Regional variation in CT imaging is associated with nephrectomy risk

Originally Published By 2 Minute Medicine®. Reused on MPR with permission.

1. Regional variation in cumulative risk of an individual having a chest or abdominal CT in the United States was positively correlated with the risk of both total and partial nephrectomy, as well as any renal procedure (including renal ablation).

2. This association may reflect incidental detection and over-diagnosis of renal masses, with an increased frequency of procedures.

Evidence Rating Level: 2 (Good)

Study Rundown: In an effort to determine the impact of incidental findings from CT imaging, the authors determined the cumulative risk of having either a chest or abdominal CT over a 5-year period, as well as the risk for partial or total nephrectomy or renal ablation in hospital referral regions (HRRs) across the United States. Kidney cancer is commonly diagnosed from an incidentally detected renal mass on CT, with some cases never causing symptoms. The frequency of renal procedures may be indicative of the frequency of over-diagnosis. The authors found that imaging risk varied from 31% to 52% across the country, and that imaging risk positively correlated with the risk of both partial and total nephrectomy, with a stronger association to any nephrectomy and with addition of renal ablation to the procedures under consideration. These associations remained even after controlling for adult smoking rates.

Since the data is observational, a causative effect cannot be concluded. Another potential confounder is the intensity of medical care in the geographical region; however, the authors eliminate this as a confounder by showing no association between imaging risk and radical prostatectomy, a procedure unrelated to incidental CT detection. This study has implications for the appropriateness of ordering CT imaging as well as the importance of discussing with patients the potential risk of incidental findings from CT imaging. Furthermore, given the risk of complications from renal procedures, these results argue for thorough consideration of active surveillance as an option for the treatment of renal masses.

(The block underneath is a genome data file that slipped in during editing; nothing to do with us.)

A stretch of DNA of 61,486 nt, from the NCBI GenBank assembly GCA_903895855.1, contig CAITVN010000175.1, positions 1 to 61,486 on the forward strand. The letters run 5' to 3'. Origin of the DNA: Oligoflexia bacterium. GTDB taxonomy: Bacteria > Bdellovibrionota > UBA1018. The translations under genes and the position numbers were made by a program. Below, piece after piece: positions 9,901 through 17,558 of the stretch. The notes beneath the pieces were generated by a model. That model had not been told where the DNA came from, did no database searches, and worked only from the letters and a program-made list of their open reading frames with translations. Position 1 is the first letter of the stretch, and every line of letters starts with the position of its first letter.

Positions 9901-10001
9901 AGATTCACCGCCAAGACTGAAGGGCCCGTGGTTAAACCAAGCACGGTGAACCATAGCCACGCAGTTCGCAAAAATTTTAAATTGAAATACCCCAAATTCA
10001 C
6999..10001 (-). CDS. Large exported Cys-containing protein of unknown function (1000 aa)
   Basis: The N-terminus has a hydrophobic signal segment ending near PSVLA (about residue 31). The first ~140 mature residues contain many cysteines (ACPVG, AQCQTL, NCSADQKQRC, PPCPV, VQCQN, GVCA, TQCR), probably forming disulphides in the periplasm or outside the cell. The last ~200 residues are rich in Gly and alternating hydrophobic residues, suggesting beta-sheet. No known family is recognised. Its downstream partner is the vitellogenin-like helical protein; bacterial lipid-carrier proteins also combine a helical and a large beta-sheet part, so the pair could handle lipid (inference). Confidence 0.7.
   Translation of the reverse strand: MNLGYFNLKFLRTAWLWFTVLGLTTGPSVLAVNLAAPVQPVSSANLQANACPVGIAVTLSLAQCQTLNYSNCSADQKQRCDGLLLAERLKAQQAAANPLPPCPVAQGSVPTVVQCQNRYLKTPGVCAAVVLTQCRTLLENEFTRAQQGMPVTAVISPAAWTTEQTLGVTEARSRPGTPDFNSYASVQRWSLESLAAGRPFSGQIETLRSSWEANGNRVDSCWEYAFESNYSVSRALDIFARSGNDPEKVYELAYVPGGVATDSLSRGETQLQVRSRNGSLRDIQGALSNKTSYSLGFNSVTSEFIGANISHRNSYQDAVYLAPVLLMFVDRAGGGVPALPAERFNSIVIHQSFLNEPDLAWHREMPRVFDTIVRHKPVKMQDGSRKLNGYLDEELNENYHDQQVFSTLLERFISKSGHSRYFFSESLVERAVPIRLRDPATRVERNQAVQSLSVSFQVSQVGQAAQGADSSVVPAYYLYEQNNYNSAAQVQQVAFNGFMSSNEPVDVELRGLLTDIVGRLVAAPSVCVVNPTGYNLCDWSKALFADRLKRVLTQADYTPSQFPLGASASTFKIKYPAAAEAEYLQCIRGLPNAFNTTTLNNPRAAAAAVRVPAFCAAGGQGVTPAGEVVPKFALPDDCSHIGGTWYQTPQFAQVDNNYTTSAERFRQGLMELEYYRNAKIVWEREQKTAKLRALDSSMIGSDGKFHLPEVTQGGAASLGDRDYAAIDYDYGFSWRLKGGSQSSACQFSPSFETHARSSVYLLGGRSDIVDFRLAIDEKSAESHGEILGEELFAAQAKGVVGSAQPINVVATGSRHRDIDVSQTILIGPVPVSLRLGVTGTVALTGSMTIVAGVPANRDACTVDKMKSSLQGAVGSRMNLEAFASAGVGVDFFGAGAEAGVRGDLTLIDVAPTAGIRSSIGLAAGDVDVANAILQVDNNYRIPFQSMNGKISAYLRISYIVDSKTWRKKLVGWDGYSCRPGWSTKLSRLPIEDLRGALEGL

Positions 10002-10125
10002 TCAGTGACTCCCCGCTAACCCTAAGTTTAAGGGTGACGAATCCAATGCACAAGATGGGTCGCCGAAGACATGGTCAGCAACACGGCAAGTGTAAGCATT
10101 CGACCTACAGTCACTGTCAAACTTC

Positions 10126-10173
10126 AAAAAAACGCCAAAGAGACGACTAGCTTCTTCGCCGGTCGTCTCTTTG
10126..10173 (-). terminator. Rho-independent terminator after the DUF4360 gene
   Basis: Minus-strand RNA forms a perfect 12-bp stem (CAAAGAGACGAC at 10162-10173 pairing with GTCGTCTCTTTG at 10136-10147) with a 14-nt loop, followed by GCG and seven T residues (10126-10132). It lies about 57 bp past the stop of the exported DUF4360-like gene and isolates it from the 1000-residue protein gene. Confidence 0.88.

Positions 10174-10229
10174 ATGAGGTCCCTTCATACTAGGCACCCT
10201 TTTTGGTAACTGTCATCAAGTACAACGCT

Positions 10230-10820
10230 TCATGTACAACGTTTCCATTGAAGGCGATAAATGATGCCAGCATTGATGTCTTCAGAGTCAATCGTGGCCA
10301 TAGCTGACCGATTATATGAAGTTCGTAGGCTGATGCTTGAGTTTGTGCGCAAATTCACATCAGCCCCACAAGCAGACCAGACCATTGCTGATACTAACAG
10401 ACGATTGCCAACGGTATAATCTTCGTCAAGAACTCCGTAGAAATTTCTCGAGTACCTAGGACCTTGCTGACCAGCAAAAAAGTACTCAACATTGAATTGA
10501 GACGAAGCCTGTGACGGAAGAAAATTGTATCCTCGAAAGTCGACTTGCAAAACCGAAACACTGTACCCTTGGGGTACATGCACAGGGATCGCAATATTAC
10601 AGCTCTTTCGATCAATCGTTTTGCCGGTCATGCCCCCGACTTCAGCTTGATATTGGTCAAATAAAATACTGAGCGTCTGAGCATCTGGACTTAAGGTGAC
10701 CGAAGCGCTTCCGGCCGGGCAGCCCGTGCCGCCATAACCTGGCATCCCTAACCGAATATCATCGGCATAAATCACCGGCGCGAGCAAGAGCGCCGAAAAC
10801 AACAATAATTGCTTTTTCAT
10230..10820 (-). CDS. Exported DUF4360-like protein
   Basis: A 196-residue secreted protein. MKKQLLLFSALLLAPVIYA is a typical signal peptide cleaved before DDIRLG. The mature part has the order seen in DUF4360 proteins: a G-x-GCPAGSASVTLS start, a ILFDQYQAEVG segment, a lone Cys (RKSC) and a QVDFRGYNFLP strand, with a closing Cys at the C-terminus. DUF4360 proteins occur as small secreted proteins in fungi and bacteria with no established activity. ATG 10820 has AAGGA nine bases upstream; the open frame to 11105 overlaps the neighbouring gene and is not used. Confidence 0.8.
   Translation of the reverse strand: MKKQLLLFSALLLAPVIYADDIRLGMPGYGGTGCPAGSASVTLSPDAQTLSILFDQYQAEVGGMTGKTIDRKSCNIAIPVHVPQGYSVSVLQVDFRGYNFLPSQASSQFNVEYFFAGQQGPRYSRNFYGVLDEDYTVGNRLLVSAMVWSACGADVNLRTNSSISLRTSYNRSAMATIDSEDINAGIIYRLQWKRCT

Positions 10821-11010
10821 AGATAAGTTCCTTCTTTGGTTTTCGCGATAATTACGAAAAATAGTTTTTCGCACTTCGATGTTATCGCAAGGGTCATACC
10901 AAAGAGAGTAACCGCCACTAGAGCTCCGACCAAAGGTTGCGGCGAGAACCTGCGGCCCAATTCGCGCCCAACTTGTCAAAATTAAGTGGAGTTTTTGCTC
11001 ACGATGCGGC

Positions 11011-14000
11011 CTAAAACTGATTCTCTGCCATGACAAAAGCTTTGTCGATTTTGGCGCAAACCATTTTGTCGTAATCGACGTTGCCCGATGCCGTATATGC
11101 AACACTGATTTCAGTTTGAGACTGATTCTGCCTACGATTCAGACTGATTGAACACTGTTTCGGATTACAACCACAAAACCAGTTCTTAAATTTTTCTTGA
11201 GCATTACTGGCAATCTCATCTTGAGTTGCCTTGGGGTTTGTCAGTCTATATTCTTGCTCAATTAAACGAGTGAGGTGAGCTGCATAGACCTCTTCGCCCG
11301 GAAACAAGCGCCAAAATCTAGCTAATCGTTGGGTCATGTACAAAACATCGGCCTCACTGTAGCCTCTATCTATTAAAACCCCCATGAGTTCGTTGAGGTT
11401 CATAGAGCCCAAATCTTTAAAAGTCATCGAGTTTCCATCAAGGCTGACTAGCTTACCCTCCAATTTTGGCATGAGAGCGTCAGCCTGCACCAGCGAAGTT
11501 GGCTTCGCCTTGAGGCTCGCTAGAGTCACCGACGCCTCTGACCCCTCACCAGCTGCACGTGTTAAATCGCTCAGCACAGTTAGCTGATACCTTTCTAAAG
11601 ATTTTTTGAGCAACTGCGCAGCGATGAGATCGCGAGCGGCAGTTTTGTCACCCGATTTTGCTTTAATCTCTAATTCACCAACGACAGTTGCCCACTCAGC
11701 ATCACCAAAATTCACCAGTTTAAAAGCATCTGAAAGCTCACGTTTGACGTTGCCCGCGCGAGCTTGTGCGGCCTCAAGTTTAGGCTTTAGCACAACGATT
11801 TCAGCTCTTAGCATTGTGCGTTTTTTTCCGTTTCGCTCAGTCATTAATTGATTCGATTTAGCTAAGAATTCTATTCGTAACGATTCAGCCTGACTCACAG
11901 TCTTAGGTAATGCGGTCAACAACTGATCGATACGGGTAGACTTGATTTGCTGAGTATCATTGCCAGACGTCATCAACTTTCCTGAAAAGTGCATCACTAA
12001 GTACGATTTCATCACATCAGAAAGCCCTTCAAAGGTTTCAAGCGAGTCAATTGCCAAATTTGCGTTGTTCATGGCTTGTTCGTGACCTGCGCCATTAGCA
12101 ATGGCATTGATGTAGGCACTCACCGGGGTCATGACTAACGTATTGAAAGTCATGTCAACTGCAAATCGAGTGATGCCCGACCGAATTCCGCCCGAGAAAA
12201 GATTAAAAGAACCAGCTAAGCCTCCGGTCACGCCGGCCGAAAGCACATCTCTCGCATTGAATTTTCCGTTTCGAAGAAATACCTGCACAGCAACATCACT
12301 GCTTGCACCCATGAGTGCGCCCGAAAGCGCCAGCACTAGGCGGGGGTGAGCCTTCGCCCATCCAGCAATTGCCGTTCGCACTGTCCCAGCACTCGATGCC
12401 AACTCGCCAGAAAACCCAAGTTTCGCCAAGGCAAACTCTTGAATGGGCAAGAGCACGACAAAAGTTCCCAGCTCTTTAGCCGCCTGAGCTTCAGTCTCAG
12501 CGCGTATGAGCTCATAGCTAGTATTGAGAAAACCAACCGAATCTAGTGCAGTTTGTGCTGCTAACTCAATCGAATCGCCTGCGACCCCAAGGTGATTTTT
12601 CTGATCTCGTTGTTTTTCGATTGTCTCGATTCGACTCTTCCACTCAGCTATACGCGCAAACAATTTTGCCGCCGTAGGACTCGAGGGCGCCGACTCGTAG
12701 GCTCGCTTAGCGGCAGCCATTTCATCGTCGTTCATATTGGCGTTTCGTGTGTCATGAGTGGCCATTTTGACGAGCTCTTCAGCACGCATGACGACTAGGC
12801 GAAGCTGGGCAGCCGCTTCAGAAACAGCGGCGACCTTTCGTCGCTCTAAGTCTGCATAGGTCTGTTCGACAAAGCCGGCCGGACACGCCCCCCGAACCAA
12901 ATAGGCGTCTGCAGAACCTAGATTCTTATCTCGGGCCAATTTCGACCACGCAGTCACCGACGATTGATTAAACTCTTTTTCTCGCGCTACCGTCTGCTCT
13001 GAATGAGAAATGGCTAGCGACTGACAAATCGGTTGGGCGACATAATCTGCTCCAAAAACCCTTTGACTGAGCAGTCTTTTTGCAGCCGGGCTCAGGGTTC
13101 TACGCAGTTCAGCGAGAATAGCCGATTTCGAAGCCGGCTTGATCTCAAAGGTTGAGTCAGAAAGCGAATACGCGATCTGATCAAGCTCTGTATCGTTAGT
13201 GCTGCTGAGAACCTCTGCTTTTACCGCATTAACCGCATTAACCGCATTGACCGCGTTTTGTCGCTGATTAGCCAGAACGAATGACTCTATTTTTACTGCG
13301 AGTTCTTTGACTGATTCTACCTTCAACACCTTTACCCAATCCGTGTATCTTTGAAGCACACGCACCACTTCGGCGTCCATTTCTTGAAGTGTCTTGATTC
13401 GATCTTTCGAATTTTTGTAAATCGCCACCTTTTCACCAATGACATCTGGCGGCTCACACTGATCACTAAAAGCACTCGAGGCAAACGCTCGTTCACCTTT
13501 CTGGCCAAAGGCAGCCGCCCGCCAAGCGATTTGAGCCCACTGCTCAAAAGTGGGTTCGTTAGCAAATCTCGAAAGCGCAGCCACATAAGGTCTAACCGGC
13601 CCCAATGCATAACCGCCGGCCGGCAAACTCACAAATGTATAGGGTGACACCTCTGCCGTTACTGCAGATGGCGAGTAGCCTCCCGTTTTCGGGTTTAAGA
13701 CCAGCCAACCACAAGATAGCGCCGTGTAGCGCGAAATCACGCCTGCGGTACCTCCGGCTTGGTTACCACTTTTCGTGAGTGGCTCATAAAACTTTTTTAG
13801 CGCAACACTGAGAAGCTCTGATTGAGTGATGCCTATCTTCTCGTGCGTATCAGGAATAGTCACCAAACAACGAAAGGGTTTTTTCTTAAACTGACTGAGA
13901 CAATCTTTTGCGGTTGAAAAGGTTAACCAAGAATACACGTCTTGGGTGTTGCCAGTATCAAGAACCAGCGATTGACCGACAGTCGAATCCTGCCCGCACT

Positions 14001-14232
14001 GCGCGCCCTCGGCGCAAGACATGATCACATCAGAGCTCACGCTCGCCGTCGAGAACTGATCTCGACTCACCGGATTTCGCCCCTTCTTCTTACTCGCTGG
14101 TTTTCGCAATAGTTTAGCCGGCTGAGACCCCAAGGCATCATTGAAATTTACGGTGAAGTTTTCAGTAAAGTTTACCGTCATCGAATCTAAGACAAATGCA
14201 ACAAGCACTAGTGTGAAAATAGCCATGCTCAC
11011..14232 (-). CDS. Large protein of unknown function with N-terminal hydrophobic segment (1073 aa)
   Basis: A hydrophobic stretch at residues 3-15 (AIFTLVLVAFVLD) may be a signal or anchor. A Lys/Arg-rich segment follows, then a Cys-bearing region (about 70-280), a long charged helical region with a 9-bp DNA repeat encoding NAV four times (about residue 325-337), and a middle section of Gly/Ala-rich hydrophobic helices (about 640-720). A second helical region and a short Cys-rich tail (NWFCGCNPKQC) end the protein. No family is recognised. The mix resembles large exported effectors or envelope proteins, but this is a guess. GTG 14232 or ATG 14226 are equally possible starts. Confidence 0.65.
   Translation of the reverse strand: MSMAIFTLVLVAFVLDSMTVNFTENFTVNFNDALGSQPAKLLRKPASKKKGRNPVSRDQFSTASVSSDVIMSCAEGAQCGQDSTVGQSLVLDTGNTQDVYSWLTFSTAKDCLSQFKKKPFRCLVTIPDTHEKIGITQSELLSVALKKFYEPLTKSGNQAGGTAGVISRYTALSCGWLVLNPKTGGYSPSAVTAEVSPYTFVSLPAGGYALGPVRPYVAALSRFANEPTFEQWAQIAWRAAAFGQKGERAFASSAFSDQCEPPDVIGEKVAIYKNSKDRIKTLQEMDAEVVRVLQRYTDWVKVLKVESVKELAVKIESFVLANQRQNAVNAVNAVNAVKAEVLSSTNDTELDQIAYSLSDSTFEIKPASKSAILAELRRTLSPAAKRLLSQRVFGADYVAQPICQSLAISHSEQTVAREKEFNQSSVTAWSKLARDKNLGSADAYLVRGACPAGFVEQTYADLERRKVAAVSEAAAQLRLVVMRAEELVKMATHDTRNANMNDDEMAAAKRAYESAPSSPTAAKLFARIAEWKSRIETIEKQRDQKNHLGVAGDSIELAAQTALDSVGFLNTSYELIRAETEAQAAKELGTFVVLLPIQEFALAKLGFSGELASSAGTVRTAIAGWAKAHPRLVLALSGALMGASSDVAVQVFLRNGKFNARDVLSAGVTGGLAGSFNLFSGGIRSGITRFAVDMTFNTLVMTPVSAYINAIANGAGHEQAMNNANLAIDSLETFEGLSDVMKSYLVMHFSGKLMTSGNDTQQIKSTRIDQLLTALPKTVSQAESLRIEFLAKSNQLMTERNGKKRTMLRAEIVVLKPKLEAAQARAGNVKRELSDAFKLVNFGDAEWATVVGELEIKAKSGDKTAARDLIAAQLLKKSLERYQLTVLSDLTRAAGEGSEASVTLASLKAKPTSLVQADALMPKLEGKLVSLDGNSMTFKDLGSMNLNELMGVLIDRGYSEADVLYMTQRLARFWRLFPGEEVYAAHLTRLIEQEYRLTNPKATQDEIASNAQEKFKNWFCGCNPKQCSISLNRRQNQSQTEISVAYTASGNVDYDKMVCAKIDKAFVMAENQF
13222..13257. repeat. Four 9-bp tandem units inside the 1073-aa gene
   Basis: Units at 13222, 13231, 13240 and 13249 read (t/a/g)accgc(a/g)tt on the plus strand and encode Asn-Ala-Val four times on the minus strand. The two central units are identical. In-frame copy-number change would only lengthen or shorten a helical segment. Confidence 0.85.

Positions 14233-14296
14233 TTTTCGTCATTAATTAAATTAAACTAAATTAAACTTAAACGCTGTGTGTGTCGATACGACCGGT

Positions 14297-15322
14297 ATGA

Click to read the study, published in JAMA Internal Medicine

Relevant Reading: Small renal masses in the elderly: Contemporary treatment approaches and comparative oncological outcomes of nonsurgical and surgical strategies.

In-Depth [cross-sectional study]: This study determined the correlation between an individual's 5-year cumulative risk of having either a chest or abdominal CT and an individual's 5-year risk for partial and total nephrectomy, or alternative interventions such as radiofrequency or cryoablation. All risks were determined from Medicare claims. These correlations were determined for geographic regions across the United States, determined by 306 hospital referral regions (HRRs). The study population consisted of Medicare beneficiaries from age 65 through 85 years, which totaled to 15,513,426 beneficiaries. Imaging risk varied from 31% in Santa Cruz, California, to 52% in Sun City, Arizona. Imaging risk was positively associated with the risk of both total and partial nephrectomy (Pearson r = 0.28; p < 0.001 for both), and increased when combining the procedures (r = 0.38; 95% CI, 0.28-0.47) and when including renal ablation (r = 0.46; 95% CI, 0.37-0.54). When controlling for HRR adult smoking rates, imaging an additional 1000 beneficiaries was associated with 4 additional nephrectomies (95% CI, 3-5) or 5.5 additional renal procedures (95% CI, 4-7). Case-fatality rates for nephrectomies were 2.1% at 30 days and 4.3% at 90 days.

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